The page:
Artist Jeremy Lord creates Japanese “neon garden” - Image Magazine

 

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Artist Jeremy Lord creates Japanese “neon garden”

Artist Jeremy Lord creates Japanese “neon garden”

Japanese themed bar Goros recently commissioned Jeremy Lord to restyle their entire outdoor area with a “neon garden” concept. A freelance illustrator and artist with a fascination for Japanese art and culture, he was the perfect person for the job! In this article, Jeremy elaborates on the concept, design and timeline of the project and shares some of his creative background and insights with us.

Jeremy started out his career in graphic design in Paris, his city of birth. After completing his studies, he worked for various branding agencies and found that since he mainly enjoyed doing illustrative briefs, he would focus on illustration  full time.

“That was 15 years ago now and while I still occasionally work on branding briefs, I prefer to focus on one thing only. This has allowed me to create my own “brand” or style of illustration and chase briefs that allow me to work in that style,” he says.

It is not surprising that Jeremy was commissioned to work on the Goros “neon garden”.  He was inspired by Japanese Manga (comics and cartoons), anime (hand-drawn and computer animation) and pop culture from an early age, and admits that he learnt to draw mostly by copying Dragon Ball Z characters.

“Over the past few years, I’ve been doing a lot of creative work with Goros, who are based in Surry Hills, Sydney. They are the dream client for a freelance illustrator, so when they approached me with the latest brief, I was ectastic! From there, the idea of a Japanese fauna and flora wall came pretty easily,” he explains.

In creating the “neon garden”, Jeremy went with a traditional Japanese concept, in terms of style and content.

“Japan is a country where tradition and a neon futuristic cityscape tend to mix a fair bit. So, the idea of including actual neon signage to create a kind of ‘Tokyo backstreet’ atmosphere was a good fit. The plan was then for me to design the entire wall - what I would paint, and what Neolite (the company that made the neon signage) would then have to build. That meant designing signs that could actually be recreated in neon and placing the neon signs throughout the wall as well.”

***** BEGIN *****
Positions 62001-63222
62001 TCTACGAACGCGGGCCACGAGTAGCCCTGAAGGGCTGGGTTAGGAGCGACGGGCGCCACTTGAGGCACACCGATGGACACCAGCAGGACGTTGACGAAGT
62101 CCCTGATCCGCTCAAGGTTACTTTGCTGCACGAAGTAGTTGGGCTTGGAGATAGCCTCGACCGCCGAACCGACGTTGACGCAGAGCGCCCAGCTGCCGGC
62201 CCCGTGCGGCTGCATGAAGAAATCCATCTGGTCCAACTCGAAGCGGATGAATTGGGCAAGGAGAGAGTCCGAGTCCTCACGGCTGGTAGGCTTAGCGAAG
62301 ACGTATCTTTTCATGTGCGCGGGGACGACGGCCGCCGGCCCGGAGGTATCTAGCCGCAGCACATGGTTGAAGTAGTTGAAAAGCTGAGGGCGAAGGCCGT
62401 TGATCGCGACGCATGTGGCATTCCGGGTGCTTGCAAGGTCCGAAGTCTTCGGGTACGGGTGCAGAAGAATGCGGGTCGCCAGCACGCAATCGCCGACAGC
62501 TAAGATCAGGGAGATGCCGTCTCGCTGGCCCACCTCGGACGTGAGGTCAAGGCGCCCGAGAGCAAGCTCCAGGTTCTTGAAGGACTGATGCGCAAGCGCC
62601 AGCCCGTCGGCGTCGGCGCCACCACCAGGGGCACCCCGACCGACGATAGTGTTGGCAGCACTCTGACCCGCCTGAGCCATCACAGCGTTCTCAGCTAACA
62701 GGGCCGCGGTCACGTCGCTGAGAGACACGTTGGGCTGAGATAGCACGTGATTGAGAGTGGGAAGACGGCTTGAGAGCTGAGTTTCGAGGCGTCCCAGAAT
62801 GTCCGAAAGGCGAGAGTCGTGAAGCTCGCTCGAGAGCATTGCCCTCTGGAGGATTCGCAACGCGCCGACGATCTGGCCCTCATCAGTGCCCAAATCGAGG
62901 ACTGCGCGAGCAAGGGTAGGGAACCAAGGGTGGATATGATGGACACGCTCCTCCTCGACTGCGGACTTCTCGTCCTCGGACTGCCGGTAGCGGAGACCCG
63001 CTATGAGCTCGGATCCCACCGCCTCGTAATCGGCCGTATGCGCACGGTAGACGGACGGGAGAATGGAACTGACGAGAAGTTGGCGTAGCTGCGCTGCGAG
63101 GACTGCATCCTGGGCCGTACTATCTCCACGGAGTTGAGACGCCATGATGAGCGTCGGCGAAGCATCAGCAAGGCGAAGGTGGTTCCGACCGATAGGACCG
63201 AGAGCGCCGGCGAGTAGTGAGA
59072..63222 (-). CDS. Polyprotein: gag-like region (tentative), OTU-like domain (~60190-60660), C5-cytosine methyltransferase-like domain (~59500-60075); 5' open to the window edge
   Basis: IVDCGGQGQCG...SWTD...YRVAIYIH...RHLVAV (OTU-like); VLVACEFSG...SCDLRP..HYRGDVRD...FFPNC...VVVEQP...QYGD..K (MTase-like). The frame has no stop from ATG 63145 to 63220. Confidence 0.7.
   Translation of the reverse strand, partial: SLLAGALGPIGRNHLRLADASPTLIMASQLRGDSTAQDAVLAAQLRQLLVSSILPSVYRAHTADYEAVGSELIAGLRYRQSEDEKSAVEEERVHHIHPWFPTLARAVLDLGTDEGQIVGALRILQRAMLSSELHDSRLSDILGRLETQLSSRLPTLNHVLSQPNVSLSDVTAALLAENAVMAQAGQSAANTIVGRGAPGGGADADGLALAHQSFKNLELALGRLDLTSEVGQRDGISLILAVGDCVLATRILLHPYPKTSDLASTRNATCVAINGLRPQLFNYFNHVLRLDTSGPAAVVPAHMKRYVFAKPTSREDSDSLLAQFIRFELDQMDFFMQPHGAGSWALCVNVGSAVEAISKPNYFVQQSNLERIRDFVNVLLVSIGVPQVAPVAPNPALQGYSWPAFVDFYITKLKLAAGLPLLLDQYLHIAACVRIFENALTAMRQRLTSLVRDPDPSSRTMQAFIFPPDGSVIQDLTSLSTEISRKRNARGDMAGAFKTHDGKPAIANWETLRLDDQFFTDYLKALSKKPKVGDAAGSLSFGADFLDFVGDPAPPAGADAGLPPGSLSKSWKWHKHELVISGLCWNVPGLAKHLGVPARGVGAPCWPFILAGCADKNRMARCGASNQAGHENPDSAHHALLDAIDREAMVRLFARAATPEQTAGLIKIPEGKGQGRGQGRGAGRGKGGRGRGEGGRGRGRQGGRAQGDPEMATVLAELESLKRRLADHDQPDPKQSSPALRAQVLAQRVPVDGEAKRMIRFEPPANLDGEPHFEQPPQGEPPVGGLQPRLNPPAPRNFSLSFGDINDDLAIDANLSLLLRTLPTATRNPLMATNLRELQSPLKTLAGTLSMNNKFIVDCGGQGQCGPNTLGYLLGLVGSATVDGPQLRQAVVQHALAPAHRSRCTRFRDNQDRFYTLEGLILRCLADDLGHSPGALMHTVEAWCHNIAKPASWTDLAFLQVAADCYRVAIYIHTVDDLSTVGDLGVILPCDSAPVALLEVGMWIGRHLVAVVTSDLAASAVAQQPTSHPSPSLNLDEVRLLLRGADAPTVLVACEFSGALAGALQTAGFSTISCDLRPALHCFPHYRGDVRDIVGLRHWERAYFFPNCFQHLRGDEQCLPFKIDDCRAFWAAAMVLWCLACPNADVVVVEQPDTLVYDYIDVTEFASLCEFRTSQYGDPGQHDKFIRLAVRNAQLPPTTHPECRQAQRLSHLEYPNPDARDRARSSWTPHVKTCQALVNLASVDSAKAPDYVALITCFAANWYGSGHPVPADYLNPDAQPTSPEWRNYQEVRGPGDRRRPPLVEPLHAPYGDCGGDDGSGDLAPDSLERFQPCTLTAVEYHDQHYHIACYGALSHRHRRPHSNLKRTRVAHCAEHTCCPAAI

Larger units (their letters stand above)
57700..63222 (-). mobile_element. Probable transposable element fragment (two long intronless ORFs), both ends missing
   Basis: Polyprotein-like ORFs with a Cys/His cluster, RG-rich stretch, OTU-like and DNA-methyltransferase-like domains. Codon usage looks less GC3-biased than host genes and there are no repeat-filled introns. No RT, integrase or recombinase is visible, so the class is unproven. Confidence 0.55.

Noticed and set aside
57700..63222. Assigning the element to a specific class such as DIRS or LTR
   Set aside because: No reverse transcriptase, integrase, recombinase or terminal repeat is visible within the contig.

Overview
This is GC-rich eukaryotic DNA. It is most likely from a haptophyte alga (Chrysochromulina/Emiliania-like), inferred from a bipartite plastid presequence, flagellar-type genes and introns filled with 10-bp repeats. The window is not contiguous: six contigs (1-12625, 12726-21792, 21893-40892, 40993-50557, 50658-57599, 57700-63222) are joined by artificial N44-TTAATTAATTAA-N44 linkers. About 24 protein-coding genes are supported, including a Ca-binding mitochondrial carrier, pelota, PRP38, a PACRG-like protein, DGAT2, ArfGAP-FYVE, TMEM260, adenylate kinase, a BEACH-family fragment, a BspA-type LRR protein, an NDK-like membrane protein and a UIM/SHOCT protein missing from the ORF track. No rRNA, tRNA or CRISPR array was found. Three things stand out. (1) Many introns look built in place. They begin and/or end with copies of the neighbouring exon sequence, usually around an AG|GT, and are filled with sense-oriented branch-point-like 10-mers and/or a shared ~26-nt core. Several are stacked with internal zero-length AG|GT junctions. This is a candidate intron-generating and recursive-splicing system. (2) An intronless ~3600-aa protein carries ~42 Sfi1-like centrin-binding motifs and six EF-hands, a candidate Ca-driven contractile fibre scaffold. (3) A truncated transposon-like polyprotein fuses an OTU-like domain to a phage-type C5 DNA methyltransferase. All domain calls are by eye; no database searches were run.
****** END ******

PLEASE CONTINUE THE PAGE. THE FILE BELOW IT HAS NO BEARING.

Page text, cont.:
The timeline for the project was four weeks, as the ‘neon garden’ had to be completed by 8 January 2021, for Goros’
re-opening party. “Part of this project was to transform two other big walls in a Manga-type style that did not feature neons, but as timelines go, four weeks is a very generous amount of time for a project like this,” says Jeremy, explaining further that the wall had to be completed before Neolite could install the neons on top of the artwork.

He admits, rather sheepishly, that this was done almost at the very end of the four-week timeline!

At each stage of the installations, Jeremy provided Neolite with to-scale digital files for the designs and placements within the wall.

Jeremy says that the project was fairly simple to carry out and did not present too many challenges but points out that there were some considerations to consider during the process.

“One of those considerations was that I had to use spray paint on the walls, which are comprised entirely of slats - something I had planned to do anyway, as my intention was to replicate the look of neon signage, and the glow effect is best achieved with spray. The signage was, however, a little bit trickier.

“Neonlite are really good at what they do and while they did not give me any restrictions in colour or design, the nature of neon signage means that any artwork recreated this way can’t be overly detailed – line work is required, which can limit an artist’s options.

 “The other consideration was the fact that this wall will go through a lot of wear and tear - after all, it’s a bar where people will be sitting and leaning on the walls. People may also drink too much and potentially damage the neons or injure themselves. We therefore decided that the signage should be placed in the top half of the wall only to minimise the potential for this to happen,” he says.

 Jeremy is clearly inspired by all  things Japanese. “Beyond Manga and anime, what really interests me in Japanese culture is the blend between the old and the new. That is the theme that guides all my artwork. It’s the egg that comes before the chicken, if you will. From a purely visual standpoint, I also love the Japanese aesthetic but it’s the fact that few cultures have as much tradition and ritual mixed with some of the most futuristic ideas and landscapes. It’s Geisha with all her tradition and ornaments standing in front of a noisy, neon lit video game arcade!”

 

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